This is the first time that such large numbers of dolphins had been stranded in the Philippines. “We are trying to come up with a possible explanation to this unusual occurrence. It could be that the dolphins had lost their bearings and inadvertently ended up on the shallow portion of the coast unable to extricate themselves,” said Dr Lemuel Aragones, Associate Professor at the UP Institute of Environmental Science and Meteorology.

Dr Aragones, who holds a PhD on Tropical Environmental Studies (Marine Ecology) from Australia’s James Cook University, explained that “the melon-headed whales of the dolphin family have sophisticated navigation systems that operate on a principle similar to sonar instruments used in submarines. Like humans, dolphins also follow a ‘leader’ of their pod. It is possible that the leader of this dolphin [pod] had somehow lost its way. In turn, the leader’s acoustic system, which serves as its guidance system, might have been impaired,” the marine expert elaborated.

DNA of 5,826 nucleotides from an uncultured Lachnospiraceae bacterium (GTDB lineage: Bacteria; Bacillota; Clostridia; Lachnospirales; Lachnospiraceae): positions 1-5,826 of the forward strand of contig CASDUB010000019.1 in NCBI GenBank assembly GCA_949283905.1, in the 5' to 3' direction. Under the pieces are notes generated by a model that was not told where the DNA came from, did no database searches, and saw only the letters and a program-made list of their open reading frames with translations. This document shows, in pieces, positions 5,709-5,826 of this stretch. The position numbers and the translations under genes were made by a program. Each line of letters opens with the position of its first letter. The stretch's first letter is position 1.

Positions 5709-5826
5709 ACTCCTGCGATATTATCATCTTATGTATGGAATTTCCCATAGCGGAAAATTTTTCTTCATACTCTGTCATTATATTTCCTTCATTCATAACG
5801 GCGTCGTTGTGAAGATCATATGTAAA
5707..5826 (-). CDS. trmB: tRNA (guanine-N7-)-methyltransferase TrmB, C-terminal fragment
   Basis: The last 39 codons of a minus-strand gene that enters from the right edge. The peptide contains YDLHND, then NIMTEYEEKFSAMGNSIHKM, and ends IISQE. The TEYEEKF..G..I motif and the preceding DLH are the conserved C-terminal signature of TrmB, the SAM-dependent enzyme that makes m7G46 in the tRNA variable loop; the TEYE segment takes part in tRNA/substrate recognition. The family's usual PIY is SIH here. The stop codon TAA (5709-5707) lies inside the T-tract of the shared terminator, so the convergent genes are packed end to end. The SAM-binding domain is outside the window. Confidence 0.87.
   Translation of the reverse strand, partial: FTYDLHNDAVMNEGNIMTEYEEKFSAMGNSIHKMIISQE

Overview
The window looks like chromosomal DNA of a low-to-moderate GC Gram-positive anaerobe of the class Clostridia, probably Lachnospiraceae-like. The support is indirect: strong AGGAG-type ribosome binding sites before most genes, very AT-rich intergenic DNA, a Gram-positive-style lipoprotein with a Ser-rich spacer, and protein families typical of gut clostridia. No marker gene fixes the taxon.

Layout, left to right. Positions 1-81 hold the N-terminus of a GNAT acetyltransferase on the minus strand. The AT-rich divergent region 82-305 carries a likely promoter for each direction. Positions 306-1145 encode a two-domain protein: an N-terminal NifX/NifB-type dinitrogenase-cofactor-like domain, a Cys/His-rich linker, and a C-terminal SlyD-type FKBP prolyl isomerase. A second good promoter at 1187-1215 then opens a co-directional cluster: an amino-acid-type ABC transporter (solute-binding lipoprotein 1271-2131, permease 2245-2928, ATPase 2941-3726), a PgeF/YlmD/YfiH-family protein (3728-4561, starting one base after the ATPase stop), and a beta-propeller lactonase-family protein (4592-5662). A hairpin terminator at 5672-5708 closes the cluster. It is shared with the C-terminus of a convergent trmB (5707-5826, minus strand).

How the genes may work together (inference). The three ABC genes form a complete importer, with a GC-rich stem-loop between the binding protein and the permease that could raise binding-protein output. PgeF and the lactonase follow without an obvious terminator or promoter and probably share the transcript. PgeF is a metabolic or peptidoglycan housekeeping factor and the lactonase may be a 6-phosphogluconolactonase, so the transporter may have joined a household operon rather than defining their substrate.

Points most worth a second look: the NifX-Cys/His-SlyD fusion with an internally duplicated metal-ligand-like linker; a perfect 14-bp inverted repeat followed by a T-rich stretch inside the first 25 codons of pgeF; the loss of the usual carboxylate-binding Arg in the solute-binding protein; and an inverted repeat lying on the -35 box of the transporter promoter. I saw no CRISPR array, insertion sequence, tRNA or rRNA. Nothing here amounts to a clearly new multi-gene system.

Dr Aragones said “BFAR, UPIESM, and the Ocean Adventure Marine Park in Subic started the Philippine Marine Mammals Stranding Network (PMMSN) in 2005 as a response to cetacean strandings or beachings.” She cited the PMMSN training received by BFAR officers in Bataan during Tuesday’s mass beaching. She has asked the government to release funds for marine mammal studies.